'Anin, Reihan, Shaked, Mon 17.5.10, Morning
Translation: Bracha B.A.
06:10 – A'anin checkpoint
On our way to the checkpoint se saw a herd of cows that had invaded the olive groves belonging to the residents of A'anin. They were eating the young branches of the trees and the saplings and trampling the rest. People say that they know the owner of the cows who is from Ein Sahala. They are trapped behind the fence and are helpless to do anything. They have complained but to no avail.
One farmer drives them out and brings back a bunch of onions that were pulled out from among the trees as proof. The cows are damaging the vegetables that are planted between the rows as well. The cows cross into the neighboring almond grove after being driven out of the olive grove.
All of our attempts to complain and help the farmers don't help. They are told to complain at the Liaison and Coordination Administration in Jenin but they do nothing.
07:20 – Shaked-Tura Checkpoint
Most of the people coming through are schoolchildren. The young ones are smiling and happy while the older ones are serious and solemn-faced – a distinct contrast.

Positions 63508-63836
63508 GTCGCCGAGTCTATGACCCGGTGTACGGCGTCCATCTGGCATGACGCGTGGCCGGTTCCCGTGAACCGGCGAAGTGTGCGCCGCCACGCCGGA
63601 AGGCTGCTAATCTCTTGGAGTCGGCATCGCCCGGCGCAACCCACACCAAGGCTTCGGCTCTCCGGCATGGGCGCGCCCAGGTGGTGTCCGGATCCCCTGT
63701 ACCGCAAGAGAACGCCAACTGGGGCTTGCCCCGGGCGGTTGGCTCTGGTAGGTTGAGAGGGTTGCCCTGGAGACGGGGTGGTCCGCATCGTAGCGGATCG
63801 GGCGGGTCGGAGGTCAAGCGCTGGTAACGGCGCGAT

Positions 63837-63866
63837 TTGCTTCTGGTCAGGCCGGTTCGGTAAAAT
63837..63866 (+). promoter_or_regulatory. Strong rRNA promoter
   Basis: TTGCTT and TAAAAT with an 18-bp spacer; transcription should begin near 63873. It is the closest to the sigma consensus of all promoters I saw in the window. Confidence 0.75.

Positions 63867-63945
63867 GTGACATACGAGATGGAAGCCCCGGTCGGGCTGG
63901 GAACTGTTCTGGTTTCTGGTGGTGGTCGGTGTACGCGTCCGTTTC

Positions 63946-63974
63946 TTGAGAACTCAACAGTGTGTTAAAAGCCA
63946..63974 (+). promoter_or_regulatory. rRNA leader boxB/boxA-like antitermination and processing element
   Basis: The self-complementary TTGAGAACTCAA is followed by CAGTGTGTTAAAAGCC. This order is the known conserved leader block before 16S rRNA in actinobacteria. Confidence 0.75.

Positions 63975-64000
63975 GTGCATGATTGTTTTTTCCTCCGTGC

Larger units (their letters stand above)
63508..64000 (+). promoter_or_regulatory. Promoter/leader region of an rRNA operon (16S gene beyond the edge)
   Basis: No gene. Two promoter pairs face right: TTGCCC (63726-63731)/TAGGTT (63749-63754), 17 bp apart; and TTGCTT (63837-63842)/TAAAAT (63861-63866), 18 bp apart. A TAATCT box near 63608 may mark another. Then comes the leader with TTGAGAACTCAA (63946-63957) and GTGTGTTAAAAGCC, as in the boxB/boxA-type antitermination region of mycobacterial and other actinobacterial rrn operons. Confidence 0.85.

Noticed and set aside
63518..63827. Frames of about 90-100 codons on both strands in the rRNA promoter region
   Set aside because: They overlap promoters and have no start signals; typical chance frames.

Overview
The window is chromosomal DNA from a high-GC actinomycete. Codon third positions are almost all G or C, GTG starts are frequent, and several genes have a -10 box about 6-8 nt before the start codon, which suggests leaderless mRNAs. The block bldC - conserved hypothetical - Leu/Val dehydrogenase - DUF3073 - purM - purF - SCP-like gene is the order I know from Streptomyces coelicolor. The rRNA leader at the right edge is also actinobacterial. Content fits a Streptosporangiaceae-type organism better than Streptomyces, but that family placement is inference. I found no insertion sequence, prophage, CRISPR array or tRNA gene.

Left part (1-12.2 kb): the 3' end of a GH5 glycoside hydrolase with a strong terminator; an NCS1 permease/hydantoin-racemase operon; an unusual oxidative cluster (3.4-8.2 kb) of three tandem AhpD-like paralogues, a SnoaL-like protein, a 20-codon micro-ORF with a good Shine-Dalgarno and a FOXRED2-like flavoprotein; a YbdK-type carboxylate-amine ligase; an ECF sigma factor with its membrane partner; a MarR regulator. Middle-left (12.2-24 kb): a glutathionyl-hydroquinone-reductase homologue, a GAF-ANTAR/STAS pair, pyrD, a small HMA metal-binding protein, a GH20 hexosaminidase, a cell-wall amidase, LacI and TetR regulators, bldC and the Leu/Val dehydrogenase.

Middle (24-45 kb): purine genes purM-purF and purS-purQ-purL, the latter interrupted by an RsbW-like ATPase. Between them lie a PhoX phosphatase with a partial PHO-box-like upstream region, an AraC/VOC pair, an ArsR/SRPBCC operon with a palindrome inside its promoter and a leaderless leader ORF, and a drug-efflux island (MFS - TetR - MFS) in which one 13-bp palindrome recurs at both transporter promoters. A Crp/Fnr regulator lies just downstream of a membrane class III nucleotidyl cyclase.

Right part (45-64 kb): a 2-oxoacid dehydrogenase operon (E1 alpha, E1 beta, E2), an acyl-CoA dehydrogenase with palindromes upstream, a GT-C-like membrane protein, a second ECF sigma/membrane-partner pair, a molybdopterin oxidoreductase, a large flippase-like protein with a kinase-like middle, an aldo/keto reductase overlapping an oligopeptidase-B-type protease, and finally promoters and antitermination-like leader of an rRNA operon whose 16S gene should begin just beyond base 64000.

About 15 small children nearly arrive at the checkpoint on foot when they see the taxi that they usually arrive in enter the village and they run back to ride in it. They pass through one by one showing their schoolbags to the soldier and cross quickly.
08:00 – Reihan-Barta'a Checkpoint
Coming back on the "apartheid" road we saw a taxi being checked. The passengers get out and put their magnetic cards through the machine. There are stacks of eggs underneath the shelter, and taxi drivers are waiting around for nothing. We reminisce about the days when we could enjoy a cup of coffee and cookies when the checkpoint was more lively.The sleeve is filled with people going to work – mostly teachers. It seems that people are moving through the terminal quickly.
A young man who has a work permit and whose employer is waiting in Barta'a is refused entry because today the biometer does not recognize him. He is stressed because if he does not get to work he will lose the day. We speak with Sharon, the manager of the checkpoint and try to persuade him to let the young man through so that he will not miss his workday. He sends a soldier and two civilians, none of whom are willing to let the man through, claiming he has been technically blacklisted. The young man refuses to run the examination again for fear that his permit will be cancelled. At the Liaison and Coordination Administration in Tul Karem they suggest that the young man come and they will check him.
Two more young men are sent back because the biometer does not work. A, the driver, says that last week several dozen people were sent back for the same reason.
We left at 08:45.